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Format: DVD
I first saw this film as a teenager on a black and white TV late at night. I didn't know much about the film except that it was a horror film of sorts. I soon found that it was so much more. As the film progressed it got very late, but I knew I couldn't go to bed until it was over. It left me speechless. The direction, the acting, the music, and especially the feeling of escalating dread - what would happen at the end? The ending not only surprised me, but actually made me gasp in shock.
A couple, bereaved after their daughter's death, stay awhile in wintry Venice. Two elderly sisters claim to be in contact with the dead girl, but are they telling the truth, or are they con artists? Add to this a series of strange events and a murderer terrorising the city...
This could have been (and indeed sounds like) a cheap horror flick. The reason "Don't Look Now" is a classic (an overused word, but true in this case) is that we care about the Baxters. Sutherland and Christie are thoroughly believable, especially when they have lines about the occult that could easily be corny. The same is true of Roeg's direction - instead of cheese we get a real sensation of doom. Rather than picture-postcard Venice we have rats, crumbling buildings and a bleakly-coloured maze full of confusion.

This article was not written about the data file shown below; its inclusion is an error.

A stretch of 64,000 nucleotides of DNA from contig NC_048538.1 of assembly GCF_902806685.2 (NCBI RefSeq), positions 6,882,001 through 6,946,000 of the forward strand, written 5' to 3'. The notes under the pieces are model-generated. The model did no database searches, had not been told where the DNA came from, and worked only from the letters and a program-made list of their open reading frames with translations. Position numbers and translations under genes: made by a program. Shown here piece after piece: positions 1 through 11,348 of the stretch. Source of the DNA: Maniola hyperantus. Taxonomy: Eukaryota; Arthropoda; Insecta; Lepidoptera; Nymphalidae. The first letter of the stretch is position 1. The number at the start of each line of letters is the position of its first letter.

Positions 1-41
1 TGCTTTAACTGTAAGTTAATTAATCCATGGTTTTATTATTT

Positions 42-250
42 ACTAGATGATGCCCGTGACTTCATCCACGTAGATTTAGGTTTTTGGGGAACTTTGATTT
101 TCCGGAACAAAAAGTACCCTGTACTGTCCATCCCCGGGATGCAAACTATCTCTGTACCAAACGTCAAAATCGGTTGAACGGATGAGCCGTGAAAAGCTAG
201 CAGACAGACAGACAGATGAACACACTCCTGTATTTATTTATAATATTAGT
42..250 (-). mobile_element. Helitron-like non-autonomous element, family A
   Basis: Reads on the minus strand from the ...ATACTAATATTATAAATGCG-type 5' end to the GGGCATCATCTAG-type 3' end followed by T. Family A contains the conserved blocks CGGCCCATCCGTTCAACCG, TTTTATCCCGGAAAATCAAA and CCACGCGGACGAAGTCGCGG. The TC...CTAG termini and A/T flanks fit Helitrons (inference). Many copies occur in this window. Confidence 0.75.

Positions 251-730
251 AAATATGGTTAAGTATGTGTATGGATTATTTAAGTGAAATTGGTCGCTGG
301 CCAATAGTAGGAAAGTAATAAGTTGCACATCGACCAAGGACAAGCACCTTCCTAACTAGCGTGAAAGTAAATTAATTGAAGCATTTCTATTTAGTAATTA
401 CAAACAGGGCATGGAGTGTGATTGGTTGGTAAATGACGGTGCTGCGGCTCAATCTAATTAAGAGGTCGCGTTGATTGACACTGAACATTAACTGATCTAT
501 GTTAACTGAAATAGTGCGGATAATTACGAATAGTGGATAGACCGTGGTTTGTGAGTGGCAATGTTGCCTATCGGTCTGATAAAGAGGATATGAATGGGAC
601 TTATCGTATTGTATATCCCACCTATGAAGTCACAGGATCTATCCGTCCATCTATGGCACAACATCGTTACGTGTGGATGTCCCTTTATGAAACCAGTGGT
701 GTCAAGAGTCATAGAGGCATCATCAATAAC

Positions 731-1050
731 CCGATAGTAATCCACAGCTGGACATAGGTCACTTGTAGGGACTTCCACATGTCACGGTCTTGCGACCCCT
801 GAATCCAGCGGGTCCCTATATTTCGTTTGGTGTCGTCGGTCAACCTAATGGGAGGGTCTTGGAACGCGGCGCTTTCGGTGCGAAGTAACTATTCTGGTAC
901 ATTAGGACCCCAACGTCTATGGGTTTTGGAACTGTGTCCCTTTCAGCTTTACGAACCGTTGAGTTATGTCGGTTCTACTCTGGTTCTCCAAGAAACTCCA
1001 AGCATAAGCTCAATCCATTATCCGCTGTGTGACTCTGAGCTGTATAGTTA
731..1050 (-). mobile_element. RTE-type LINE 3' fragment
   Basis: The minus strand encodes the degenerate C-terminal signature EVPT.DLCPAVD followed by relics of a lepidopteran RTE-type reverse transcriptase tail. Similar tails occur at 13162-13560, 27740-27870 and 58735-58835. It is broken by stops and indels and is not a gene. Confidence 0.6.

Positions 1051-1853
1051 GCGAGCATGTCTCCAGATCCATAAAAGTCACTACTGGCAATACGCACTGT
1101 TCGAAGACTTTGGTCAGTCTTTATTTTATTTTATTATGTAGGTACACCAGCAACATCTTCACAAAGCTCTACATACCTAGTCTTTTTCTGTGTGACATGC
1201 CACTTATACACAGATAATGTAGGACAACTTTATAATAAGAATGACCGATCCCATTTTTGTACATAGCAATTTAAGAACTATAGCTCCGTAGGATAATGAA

We are also left wondering about the supporting cast (even at the end we are not sure of everyone's good character). The two dotty old sisters. The shifty priest. The hotel manager. Even the police detective seems a little suspicious. Visual motifs recur - a child's ball, the red of the dead girl's coat - are they hints from the dead girl to her parents?
Of course the film is famous for its sex scene, and it is justly celebrated.
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Format: DVD
"One of the best horror films ever made," proclaims the cover quote from The Times. And it is, but only in the way that A Clockwork Orange is a pretty shrewd teen angst drama, or Taxi Driver is the finest movie about public transport since Mutiny On The Buses. Don't Look Now is simply a great film, great because it defies categorization, because it has no precedent. For one thing, it's less a horror film than a ghost story. But where's the ghost? There is a haunting, to be sure, but it's the haunting of a couple, John and Laura Baxter, by the memory of their daughter's accidental drowning. They take a break in grimy, off-season Venice (hardly a shrewd move, it being a drowned city) where the John (Donald Sutherland) oversees some restoration work on a church while Laura (Julie Christie) is befriended by two elderly women who may or may not be clairvoyant and who may or may not offer her a chance to communicate with her dead daughter. John scoffs at her fascination with such mumbo-jumbo, yet seems himself dogged by strange premonitions. Yes, you've guessed it: she isn't psychic at all. He is.
And that's about it. Not much of a premise. And not a lot of plot. But plenty of mood. This may be based on a Daphne Du Maurier story, it may feature two of the finest leads in seventies cinema, but essentially the film is carried by Roeg's otherworldly direction - all distorted lenses, bizarre cross-cutting and non-linear timescales. Roeg's genius, as previously declared in Performance and Walkabout, is his ability to position his films not merely from the point of view of his protagonists, but to place the camera firmly inside their minds. Time, continuity of events, even mere sounds and images become abstractions, all mixed-up through Roeg's wholly unique use of montage.